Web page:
We now have automations and AI to help with this. When I built my 72-step workflow, these tools didn’t exist. Now, my photography workflow for weddings is only 12 steps. It’s much more manageable, feels better to look at, and is less overwhelming. Previously, I spent a lot of time checking off unnecessary tasks, leading to a backlog of past-due tasks in my CRM system. Simplifying the workflow has made a big difference.

There is science behind it too—we get hits of dopamine every time we check something off a to-do list. I still like to use to-do lists, and if I’m having an unproductive day, I might add a couple of unnecessary tasks just to check them off and feel accomplished. But having too many tasks can give a skewed perception of how busy you are. You end up spending so much time working on your business instead of in your business. Simplifying systems ensures you’re spending time on tasks that move your business forward, bring in more money, attract more clients, and help grow your business.

If we have overdue tasks piling up in our CRM, should we start from scratch?

If you are sitting there looking at a pile of tasks that are past due or just taking up space or whatever the case may be, take a look, go through, make sure there’s nothing super important. I think it’s important to at least take a look over it and make sure that there’s nothing really important that you’ve missed. Sometimes an email that needed to be sent might slip in between 10 upload photo tasks that you had in your list, so you want to make sure that you’re not going to be missing anything. But then from there, I think it’s totally okay to just kind of burn it all to the ground and start from scratch.

When we are looking at things like that and we start to think about how much time it’s going to take to fix what we’ve already done, I think that’s where there’s kind of a disconnect because it gets really overwhelming. And so if we just start from where we are and we fix the problem going forward, then we at least know we’re not adding to the pile that was already existing. And when we have a little bit more room on our plate, then we can go back and try and fix some of those problems. But if you are just looking at a whole pile of things that actually didn’t need to be done to begin with, find that select all button and just hit delete and you’re good to go.

What do you recommend for those wanting to get their systems in order for Q4?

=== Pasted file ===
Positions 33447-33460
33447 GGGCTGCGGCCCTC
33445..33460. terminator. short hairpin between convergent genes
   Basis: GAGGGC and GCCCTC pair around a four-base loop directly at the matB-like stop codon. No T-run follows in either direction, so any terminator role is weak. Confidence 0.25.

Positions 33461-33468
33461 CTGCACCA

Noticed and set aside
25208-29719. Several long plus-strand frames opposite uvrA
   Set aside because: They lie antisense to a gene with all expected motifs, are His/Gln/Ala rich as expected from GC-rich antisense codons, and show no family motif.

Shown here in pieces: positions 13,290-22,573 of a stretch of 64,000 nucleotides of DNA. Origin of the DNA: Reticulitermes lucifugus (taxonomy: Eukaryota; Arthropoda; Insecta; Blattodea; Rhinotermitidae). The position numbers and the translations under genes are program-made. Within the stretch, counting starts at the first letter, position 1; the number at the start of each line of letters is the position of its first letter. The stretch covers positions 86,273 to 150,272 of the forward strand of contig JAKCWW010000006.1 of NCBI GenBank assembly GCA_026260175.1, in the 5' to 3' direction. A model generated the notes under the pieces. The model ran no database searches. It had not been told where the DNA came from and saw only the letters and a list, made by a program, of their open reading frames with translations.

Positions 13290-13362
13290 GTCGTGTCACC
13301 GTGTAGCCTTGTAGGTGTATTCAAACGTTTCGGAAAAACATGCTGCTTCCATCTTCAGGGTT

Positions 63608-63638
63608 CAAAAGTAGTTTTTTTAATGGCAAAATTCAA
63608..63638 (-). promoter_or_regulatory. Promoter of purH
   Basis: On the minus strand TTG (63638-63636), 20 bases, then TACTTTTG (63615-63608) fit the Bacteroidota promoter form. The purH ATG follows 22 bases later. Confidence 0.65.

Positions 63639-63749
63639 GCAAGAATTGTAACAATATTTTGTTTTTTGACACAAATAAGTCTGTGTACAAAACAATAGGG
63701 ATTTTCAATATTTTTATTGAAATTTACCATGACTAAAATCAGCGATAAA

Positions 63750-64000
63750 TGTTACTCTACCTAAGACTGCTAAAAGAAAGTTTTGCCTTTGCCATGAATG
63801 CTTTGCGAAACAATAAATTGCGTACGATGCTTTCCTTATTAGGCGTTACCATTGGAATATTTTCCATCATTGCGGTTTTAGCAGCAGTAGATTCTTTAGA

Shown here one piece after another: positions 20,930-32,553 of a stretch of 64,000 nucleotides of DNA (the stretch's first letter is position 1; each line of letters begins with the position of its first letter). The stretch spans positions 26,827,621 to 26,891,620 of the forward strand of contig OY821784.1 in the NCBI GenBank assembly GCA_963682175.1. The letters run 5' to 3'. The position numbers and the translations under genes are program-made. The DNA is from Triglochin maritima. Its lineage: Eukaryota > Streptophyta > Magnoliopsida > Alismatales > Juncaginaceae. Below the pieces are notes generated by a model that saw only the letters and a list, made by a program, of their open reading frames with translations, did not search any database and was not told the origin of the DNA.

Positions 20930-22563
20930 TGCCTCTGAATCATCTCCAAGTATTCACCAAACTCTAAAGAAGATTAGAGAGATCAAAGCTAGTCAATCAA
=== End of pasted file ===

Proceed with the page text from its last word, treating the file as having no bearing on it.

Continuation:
I always recommend getting started with an inquiry workflow in your CRM system if you don’t have one already. Kara, since you’re from the wedding industry, I’m assuming a lot of your listeners are as well. This advice applies to anyone with a seasonal business, like weddings or photography. Here in Canada, we don’t have one beautiful season like our friends in California. Our busy season in the wedding industry runs from May to October.

Going into Q4, it’s a great time to update your systems. Depending on your needs, it might take a few minutes or a couple of days. You might be in a better position than me if you only need a few minutes, but it usually takes more than that to get systems in order. Q4 is ideal because there’s a lull in inquiries. You’ll be coming out of the wedding season and have time at your computer for editing. When your eyes start to burn from editing, working on your systems is a great way to utilize that time and prepare for incoming inquiries.

Engagement season runs from the end of November to Valentine’s Day. Taking time in the fall to get your inquiry system up and running, using automations to serve potential clients and answer questions before they’re asked, sets you up for success. It helps you stand out, especially compared to those still sending emails manually. Autoresponders have come a long way, allowing you to give a personalized experience while using automations.

Q4 is a great time to do this. Speaking for myself, I have a serious problem with taking time off, even though I promote rest. I love rest, naps, and time off. On my day off on Friday, I worked on my photography website and resized photos. It was just mindless work I could do while watching TV.

If you’re like me and take your “time off” by doing mindless things in your business, get your systems up and running. Write a few email templates, set up a workflow, and as the inquiries start rolling in, you’ll see the difference it can make. You’ll start getting the automation and systems bug and figure out what else you can simplify in your business.

I would love just your thoughts on how we can evaluate whether or not our systems are realistic.

Sure! We often plan our systems based on our best days when we’re feeling great. But on days when we’re not feeling well—whether we’re sick, run down, burnt out, or dealing with sick kids—we don’t have the energy to keep up with everything we planned. That’s when things fall apart.